Even 15 years after he retired from the city of Independence, having served as director of the Water Department, Randy Vest some days put in just as many hours worth of volunteer service around the city.
Whether it be helping with the Japanese Sister City Commission or at United Methodist Church, guiding numerous tours at the National Frontier Trails Museum and Chicago & Alton Depot or serving on an appointed citizens committee – not to mention time with family and friends – he was active nearly to the end.
Vest died last week less than two weeks shy of his 78th birthday, having been diagnosed just a couple months ago with advanced stage cancer. Even in December he had been guiding tours at the Trails Museum, and earlier this year he stepped down from the city’s Public Utilities Advisory Board, to which he was appointed in 2009.
“The very first thing I think of is his dedication to this community,” Council Member Karen DeLuccie said, noting not only his PUAB service but also with the Jackson County Ethics Commission.
“His leadership through friendship and kindness not only endeared him to us, but was a model,” said Jeannae Segura Brown, a member of the Sister City Commission.
Vest is survived by his wife of 55 years, Kathy, their two sons and three grandchildren, two sisters and the Vests' two foreign exchange students they hosted years ago.
A graduate of Northeast High School, Vest work as a ditch digger and messenger for the Missouri Water Company. After graduating from University of Missouri-Rolla (now Missouri University of Science & Technology), he started as a project engineer with Missouri Water in 1967 – before the city purchased it – and eventually rose to become director before he retired in 2003.
“We liked to say how he went from ditch digger to director,” Kathy Vest said. “He's always been proud of employees that worked for the Water Department.”
Dan Montgomery, who was promoted to succeed Vest and continues leading that department today, remembers Vest as a “great leader and role model.”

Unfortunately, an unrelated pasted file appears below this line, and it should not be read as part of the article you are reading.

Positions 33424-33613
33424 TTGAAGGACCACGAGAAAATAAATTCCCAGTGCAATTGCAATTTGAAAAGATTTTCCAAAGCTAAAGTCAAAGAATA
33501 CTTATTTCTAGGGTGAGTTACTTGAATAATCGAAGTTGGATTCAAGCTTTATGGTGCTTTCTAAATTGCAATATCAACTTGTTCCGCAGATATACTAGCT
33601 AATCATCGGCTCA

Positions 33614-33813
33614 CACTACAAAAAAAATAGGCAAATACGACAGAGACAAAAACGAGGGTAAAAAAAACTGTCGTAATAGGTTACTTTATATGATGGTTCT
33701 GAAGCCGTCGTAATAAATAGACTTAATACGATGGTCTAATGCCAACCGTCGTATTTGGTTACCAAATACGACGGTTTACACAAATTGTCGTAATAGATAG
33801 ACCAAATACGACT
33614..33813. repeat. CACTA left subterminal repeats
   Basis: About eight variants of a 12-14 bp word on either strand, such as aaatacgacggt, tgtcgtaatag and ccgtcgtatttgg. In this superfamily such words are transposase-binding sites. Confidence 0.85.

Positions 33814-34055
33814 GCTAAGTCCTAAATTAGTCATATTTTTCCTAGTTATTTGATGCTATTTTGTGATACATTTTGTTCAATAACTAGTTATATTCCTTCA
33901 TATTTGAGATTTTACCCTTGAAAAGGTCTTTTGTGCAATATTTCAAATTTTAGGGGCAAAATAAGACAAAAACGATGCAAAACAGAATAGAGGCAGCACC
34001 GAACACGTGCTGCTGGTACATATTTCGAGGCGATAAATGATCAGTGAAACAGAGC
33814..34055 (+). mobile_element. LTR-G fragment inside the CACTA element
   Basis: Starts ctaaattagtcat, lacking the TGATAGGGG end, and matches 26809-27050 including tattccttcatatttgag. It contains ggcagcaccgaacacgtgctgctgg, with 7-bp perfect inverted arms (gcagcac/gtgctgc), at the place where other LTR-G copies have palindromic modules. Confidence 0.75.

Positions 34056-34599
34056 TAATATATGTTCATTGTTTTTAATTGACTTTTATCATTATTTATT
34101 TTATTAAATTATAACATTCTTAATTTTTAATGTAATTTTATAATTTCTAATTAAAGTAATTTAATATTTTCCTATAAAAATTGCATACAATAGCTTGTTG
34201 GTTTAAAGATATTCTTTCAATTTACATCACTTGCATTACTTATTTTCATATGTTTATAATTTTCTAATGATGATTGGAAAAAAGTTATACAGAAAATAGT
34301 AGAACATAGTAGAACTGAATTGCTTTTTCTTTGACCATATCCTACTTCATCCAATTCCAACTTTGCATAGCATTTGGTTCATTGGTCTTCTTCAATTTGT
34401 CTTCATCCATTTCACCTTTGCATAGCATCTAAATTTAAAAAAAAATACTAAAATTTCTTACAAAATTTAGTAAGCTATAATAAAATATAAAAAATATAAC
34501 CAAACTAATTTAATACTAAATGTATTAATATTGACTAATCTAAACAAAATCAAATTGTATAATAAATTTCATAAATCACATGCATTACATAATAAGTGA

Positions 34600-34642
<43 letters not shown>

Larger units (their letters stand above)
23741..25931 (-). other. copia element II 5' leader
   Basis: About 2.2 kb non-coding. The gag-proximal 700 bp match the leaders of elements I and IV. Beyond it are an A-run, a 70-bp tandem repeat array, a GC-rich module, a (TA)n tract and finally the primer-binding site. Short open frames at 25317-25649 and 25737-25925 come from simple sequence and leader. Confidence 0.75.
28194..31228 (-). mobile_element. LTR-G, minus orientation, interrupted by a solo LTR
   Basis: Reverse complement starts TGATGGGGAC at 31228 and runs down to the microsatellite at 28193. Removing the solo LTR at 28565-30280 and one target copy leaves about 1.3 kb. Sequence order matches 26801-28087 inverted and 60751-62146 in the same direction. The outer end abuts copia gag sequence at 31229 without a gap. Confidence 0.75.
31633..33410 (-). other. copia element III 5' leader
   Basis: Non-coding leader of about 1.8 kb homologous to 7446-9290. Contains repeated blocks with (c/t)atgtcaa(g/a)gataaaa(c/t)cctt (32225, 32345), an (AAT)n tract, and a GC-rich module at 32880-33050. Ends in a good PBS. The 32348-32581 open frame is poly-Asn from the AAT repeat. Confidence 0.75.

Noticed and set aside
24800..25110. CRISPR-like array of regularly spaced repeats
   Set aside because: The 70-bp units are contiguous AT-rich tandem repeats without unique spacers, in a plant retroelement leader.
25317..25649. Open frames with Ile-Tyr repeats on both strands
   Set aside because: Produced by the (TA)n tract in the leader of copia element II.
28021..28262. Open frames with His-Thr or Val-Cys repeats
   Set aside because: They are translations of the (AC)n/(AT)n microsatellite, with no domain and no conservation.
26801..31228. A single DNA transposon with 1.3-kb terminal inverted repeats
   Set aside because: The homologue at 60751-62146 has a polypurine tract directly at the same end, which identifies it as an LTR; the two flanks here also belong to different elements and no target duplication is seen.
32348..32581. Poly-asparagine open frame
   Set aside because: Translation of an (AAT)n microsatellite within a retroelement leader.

“He was always very particular, not only about the water but the wells and protection of the wells,” Montgomery said.
Randy and Kathy had hosted exchange students from Turkey and Australia and later expanded that interest by becoming involved in the Sister City Commission. They hosted guests from Japan, made four trips there together and in general helped the organization become and remain stable.
“(They) were absolutely instrumental,” Segura Brown said. “They had the foresight to realize we had to have a financial structure to keep it going. It was sponsored by the mayor's office, but mayors change.
“He's always so friendly and made a big impression to our Japanese friends.”
Segura Brown said citizens from Higashimurayama recently sent Vest a string of 1,000 origami cranes, a Japanese tradition for best wishes of happiness and good luck, and the Sister City group plans to plant a tree in his honor in the garden adjacent to City Hall.
Leah Palmer of the Trails Museum said they have a similar plan to honor Vest there.
The museum hosts 5,000 to 6,000 students per year in class field trips, and Vest often led them around the museum.
“Between him and his wife, they've been involved almost from the beginning. She was president of the Friends of the Museum board,” Palmer said. “Randy would do hundreds of hours here.
“He had this great ability to keep the kids' attention and was incredibly intelligent. He would come in for special events, even portray a character – anything that needed to be done.”
“He really loved history, so that was a draw for him,” Kathy said. “He loved doing tours for the schoolchildren; he had a cowboy hat he wore for that. “It was his love of trains and history, and he wanted to continue serving the community.”
Vest’s obituary appeared in Tuesday’s edition of The Examiner.